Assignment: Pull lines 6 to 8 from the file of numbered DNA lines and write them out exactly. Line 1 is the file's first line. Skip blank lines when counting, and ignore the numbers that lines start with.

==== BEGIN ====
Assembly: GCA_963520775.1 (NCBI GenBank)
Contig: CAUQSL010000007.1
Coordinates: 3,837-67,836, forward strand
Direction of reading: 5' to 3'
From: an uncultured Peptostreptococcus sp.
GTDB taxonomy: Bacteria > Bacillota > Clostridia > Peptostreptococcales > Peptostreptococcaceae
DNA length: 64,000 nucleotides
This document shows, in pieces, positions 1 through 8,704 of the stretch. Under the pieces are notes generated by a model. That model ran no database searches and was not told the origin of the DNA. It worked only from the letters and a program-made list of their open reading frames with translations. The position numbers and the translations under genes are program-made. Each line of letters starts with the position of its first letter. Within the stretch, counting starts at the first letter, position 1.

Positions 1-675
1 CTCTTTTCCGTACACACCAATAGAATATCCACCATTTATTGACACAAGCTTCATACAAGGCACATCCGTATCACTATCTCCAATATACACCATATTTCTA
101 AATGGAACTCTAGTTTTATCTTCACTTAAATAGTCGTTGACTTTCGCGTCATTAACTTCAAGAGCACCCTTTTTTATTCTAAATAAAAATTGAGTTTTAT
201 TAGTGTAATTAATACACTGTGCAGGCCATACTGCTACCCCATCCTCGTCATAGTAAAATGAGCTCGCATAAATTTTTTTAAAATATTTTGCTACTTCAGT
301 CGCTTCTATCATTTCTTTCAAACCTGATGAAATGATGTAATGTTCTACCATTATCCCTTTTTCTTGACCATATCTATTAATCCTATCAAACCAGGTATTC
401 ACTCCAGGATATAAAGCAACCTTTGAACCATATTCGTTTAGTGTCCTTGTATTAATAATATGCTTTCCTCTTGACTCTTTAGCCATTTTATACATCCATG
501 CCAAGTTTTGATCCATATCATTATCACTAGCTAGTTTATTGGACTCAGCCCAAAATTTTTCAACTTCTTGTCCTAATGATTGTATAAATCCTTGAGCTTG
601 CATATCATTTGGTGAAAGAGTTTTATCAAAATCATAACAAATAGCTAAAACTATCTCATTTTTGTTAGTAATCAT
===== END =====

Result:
GTDB taxonomy: Bacteria > Bacillota > Clostridia > Peptostreptococcales > Peptostreptococcaceae
DNA length: 64,000 nucleotides
This document shows, in pieces, positions 1 through 8,704 of the stretch. Under the pieces are notes generated by a model. That model ran no database searches and was not told the origin of the DNA. It worked only from the letters and a program-made list of their open reading frames with translations. The position numbers and the translations under genes are program-made. Each line of letters starts with the position of its first letter. Within the stretch, counting starts at the first letter, position 1.